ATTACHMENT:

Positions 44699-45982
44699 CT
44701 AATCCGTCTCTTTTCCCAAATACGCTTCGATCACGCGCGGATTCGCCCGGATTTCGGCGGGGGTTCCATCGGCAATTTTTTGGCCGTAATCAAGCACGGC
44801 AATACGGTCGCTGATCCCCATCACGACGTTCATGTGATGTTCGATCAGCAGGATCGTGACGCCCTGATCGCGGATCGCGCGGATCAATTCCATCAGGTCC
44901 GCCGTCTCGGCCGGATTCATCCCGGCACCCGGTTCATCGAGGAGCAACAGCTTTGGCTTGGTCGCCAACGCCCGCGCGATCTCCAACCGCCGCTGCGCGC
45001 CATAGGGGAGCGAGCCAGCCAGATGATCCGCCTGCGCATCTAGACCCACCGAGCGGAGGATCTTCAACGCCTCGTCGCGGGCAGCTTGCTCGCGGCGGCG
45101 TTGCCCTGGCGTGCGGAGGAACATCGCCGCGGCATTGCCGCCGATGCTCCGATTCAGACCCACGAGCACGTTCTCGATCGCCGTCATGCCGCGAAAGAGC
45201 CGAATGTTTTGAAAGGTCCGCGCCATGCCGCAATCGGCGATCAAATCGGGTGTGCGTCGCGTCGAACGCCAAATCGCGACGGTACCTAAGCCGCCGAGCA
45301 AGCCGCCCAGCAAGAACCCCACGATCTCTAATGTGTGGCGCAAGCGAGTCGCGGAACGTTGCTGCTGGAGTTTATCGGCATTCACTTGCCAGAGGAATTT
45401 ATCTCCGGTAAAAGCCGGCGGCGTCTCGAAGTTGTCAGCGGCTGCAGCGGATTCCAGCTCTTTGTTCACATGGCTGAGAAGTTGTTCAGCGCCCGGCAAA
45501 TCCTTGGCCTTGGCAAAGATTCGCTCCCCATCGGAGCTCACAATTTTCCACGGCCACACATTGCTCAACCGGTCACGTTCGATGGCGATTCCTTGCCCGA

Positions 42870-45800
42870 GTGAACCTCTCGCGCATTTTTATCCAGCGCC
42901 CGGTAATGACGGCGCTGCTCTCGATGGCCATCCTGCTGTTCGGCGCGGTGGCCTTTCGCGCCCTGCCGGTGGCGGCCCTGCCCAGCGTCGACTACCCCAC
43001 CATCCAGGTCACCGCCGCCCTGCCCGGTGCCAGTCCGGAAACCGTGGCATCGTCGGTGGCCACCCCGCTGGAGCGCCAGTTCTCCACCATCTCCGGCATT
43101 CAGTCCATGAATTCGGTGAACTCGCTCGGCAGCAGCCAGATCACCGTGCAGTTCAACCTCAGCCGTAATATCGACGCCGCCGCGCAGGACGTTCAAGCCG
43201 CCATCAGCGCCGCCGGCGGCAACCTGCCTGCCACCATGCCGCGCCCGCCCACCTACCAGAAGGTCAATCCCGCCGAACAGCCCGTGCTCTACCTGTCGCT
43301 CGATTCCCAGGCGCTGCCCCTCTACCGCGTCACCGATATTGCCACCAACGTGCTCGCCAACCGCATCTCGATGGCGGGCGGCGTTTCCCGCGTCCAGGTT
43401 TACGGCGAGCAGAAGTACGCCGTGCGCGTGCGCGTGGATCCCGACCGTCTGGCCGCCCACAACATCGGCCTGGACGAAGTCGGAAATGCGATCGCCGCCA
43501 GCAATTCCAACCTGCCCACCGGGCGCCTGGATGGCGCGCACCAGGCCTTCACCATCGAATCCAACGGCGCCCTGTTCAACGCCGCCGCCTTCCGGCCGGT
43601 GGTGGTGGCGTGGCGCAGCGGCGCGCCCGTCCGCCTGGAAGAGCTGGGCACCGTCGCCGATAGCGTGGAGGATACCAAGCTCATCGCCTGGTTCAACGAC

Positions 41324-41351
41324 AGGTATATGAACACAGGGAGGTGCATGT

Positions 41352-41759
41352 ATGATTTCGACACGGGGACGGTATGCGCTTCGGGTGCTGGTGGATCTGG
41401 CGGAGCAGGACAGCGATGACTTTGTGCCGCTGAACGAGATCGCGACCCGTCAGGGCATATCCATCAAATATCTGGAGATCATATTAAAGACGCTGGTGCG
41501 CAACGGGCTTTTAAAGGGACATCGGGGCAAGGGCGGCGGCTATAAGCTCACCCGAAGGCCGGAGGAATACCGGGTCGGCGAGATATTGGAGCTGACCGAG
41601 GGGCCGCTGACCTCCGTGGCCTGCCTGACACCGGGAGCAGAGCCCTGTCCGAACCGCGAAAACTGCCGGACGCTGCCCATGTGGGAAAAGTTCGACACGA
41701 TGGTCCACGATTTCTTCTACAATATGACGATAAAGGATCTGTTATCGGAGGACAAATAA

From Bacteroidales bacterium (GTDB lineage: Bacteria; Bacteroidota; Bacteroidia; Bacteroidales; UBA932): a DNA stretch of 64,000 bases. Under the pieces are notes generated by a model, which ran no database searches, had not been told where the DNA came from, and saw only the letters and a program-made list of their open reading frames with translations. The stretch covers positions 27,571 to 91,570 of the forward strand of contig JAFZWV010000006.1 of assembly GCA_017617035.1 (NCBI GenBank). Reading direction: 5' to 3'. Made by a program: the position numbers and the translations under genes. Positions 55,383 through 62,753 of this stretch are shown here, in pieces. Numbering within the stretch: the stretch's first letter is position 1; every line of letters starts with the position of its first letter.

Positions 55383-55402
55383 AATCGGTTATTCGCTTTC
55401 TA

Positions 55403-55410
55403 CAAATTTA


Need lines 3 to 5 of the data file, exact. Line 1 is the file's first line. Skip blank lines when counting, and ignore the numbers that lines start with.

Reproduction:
44701 AATCCGTCTCTTTTCCCAAATACGCTTCGATCACGCGCGGATTCGCCCGGATTTCGGCGGGGGTTCCATCGGCAATTTTTTGGCCGTAATCAAGCACGGC
44801 AATACGGTCGCTGATCCCCATCACGACGTTCATGTGATGTTCGATCAGCAGGATCGTGACGCCCTGATCGCGGATCGCGCGGATCAATTCCATCAGGTCC
44901 GCCGTCTCGGCCGGATTCATCCCGGCACCCGGTTCATCGAGGAGCAACAGCTTTGGCTTGGTCGCCAACGCCCGCGCGATCTCCAACCGCCGCTGCGCGC